If Biles did have an off performance, it was when she won a Bronze medal for her Balance Beam performance; bringing her total to five Olympic medals tying Mary Lou Retton (’84), Shannon Miller (’92) and Nastia Liukin (’08) of the most medals won by an American gymnast in a single Olympic event.
Dispelling a Stereotype
“We all have potential to be great,” said Tianna Bartoletta, 30, who leaped into history finishing first in the women’s long jump. “We all have a purpose. So believe that and fulfill your dreams, because there’s always a destiny for each and every one of us.”
Bartoletta and Brittney Reese, 29, finished first and second clinching the United States’ lead in the 2016 Summer Olympics medal table. Only two centimeters separated Bartoletta (7.17 meters) and Reese (7.15 meters), with Serbia’s Ivana Spanovic coming in third.
However, the American women were not through winning the Gold. Dispelling the stereotype that blacks are not good competitive swimmers, Simone Manuel became the first African-American woman to win an Olympic Gold medal for individual swimming in the women’s 100 freestyle final – setting an Olympic and an American record.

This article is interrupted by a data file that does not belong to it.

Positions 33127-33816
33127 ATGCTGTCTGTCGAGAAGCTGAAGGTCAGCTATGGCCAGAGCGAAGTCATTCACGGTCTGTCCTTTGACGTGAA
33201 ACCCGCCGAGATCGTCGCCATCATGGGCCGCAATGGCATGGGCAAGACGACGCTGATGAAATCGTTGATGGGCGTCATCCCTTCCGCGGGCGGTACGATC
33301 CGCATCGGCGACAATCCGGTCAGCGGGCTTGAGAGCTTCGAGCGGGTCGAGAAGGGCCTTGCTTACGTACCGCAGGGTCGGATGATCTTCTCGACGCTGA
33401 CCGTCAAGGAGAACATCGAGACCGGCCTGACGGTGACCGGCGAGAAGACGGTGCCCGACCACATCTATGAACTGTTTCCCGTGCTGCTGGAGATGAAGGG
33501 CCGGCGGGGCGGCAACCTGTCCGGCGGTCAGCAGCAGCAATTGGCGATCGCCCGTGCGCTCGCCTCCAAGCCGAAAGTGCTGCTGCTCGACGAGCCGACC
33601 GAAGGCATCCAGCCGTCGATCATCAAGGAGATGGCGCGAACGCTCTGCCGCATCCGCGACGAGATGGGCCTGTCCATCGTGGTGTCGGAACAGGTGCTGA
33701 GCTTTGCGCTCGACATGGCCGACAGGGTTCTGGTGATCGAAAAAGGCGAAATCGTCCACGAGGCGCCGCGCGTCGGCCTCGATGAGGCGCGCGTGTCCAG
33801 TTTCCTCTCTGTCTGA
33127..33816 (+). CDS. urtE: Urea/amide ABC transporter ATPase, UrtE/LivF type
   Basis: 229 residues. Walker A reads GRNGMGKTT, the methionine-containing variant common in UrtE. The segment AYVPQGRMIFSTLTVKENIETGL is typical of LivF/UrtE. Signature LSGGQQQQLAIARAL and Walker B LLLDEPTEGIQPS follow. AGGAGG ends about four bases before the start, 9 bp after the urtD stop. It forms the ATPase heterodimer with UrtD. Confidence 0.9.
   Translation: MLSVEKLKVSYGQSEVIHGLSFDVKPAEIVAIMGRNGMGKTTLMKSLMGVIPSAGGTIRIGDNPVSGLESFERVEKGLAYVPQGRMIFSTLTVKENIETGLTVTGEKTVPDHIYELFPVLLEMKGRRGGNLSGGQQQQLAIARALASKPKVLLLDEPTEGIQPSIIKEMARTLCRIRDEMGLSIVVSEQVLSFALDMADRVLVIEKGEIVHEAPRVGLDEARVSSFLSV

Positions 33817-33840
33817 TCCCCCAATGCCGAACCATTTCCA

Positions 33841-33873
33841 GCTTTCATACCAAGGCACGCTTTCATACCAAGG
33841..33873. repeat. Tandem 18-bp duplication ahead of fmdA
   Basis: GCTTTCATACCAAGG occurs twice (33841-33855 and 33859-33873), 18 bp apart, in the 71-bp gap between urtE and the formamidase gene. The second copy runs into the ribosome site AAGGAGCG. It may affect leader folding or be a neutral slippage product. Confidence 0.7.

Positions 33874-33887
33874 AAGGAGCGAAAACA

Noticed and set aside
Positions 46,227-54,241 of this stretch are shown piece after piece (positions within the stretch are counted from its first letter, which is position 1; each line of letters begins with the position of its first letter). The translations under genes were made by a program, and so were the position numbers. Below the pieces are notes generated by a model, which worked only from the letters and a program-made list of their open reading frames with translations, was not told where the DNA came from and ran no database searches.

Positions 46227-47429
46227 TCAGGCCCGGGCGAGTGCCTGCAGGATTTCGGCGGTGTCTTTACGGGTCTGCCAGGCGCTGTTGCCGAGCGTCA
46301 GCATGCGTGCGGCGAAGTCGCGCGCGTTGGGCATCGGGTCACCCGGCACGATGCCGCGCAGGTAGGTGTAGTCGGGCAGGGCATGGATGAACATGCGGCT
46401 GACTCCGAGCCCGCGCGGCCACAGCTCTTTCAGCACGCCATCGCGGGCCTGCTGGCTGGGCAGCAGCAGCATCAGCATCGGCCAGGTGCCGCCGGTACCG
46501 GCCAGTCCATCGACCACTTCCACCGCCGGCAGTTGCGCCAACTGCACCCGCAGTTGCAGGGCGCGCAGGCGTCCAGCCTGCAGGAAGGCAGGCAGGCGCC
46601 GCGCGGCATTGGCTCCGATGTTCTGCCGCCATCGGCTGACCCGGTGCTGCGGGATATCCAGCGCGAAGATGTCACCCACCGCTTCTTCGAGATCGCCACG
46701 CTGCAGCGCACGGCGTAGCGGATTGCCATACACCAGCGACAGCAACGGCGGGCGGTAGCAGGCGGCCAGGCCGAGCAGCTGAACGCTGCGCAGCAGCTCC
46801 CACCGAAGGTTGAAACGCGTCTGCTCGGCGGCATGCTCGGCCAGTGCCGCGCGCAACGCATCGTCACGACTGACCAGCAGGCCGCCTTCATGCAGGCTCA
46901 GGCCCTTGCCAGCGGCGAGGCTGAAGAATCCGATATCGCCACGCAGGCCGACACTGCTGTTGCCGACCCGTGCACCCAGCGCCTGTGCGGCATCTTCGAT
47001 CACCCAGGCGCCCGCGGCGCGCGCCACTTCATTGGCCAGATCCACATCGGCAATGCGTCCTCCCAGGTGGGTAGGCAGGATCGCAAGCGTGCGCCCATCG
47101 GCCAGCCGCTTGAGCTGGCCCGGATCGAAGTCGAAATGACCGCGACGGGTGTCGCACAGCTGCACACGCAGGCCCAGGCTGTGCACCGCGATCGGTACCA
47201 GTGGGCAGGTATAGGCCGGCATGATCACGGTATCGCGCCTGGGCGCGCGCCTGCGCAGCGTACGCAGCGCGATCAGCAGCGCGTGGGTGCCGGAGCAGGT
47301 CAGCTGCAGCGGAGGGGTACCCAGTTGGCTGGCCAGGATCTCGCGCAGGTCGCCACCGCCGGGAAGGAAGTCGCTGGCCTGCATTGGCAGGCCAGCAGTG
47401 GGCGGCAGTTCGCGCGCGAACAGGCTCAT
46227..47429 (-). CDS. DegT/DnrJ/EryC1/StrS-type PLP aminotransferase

After the heat, Manuel looked at the scoreboard and was surprised to see she was tied for a Gold Medal and set an Olympic-record time of 52.70 seconds.
At the end of the day the 20-year-old from Sugar Land, Texas won two Gold and two Silver medals (Gold in the 100-meter freestyle and the 4×100-meter medley, and Silver in the 50-meter freestyle and the 4×100 meter freestyle relay).
“I’m just so blessed to have a Gold medal,” Manuel told to NBC news after the event. “This medal is not just for me. It’s for a whole bunch of people who came before me and have been an inspiration to me. It’s for all the people after me who believe they can’t do it, and I just want to be an inspiration to others that you can do it.”
A Brave New World
In the past, Black women exceled in track and field events featuring sprinter Florence Griffith Joyner and recently gymnastics with Dominique Dawes.